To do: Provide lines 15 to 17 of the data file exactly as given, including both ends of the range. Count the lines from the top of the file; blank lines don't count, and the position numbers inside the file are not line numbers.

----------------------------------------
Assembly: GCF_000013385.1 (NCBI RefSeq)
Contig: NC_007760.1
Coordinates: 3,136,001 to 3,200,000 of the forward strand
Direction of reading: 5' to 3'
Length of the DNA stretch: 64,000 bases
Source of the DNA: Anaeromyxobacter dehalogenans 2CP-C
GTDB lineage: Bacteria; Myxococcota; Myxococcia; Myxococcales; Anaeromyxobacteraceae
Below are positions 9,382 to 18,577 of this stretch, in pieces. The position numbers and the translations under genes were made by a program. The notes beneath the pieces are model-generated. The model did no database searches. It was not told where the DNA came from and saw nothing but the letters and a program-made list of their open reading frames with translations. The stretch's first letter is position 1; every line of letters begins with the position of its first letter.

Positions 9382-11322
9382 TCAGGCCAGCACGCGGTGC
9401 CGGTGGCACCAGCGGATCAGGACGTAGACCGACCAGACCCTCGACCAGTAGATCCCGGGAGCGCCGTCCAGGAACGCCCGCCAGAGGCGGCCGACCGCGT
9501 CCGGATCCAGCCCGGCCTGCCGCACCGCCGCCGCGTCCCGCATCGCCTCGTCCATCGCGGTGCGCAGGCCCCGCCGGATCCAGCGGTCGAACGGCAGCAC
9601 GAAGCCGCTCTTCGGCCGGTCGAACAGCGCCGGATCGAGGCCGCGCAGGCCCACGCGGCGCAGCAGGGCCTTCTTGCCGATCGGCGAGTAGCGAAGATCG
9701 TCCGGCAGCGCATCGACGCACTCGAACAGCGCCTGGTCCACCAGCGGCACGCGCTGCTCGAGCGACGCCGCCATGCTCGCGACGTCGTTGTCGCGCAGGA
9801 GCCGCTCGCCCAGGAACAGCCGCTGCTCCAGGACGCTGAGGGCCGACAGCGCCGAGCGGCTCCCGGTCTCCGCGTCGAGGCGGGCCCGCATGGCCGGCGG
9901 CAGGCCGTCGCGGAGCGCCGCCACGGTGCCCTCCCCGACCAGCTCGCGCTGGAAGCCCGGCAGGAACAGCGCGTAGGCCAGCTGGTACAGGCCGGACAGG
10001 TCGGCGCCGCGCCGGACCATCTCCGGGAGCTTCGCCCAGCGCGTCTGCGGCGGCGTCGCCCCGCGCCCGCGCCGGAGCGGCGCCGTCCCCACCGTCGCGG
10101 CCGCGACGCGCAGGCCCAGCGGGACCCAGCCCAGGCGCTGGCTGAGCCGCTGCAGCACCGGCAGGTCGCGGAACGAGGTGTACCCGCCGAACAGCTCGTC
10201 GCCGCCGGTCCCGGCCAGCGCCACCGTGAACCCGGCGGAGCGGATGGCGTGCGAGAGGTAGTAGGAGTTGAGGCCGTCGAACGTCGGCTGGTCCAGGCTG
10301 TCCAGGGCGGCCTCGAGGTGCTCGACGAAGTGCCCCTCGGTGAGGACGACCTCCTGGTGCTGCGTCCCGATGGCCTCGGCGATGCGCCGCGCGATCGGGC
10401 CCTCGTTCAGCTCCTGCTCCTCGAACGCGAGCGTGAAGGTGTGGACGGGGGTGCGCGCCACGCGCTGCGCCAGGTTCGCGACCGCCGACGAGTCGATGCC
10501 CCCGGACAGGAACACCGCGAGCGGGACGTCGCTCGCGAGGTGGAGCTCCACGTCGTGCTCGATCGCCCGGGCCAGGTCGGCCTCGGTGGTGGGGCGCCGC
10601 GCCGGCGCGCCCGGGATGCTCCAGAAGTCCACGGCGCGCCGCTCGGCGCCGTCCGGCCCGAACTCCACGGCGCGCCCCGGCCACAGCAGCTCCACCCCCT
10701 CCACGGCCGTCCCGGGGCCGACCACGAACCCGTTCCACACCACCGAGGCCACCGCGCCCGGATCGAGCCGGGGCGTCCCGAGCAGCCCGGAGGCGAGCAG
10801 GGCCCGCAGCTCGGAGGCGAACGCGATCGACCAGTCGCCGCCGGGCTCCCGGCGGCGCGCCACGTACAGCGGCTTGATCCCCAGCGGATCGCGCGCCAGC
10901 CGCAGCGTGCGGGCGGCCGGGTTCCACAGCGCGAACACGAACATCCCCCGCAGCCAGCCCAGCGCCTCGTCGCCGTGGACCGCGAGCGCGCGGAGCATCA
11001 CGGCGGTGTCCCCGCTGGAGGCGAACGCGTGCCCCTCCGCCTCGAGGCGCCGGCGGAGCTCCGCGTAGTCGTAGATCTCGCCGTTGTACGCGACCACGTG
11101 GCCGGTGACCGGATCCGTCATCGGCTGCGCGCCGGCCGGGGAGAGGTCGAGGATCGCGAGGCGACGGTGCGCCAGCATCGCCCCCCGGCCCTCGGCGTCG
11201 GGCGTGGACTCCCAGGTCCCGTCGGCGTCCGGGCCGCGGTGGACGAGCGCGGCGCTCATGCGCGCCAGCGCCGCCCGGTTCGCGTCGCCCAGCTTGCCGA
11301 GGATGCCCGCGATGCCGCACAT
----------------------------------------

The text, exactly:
9801 GCCGCTCGCCCAGGAACAGCCGCTGCTCCAGGACGCTGAGGGCCGACAGCGCCGAGCGGCTCCCGGTCTCCGCGTCGAGGCGGGCCCGCATGGCCGGCGG
9901 CAGGCCGTCGCGGAGCGCCGCCACGGTGCCCTCCCCGACCAGCTCGCGCTGGAAGCCCGGCAGGAACAGCGCGTAGGCCAGCTGGTACAGGCCGGACAGG
10001 TCGGCGCCGCGCCGGACCATCTCCGGGAGCTTCGCCCAGCGCGTCTGCGGCGGCGTCGCCCCGCGCCCGCGCCGGAGCGGCGCCGTCCCCACCGTCGCGG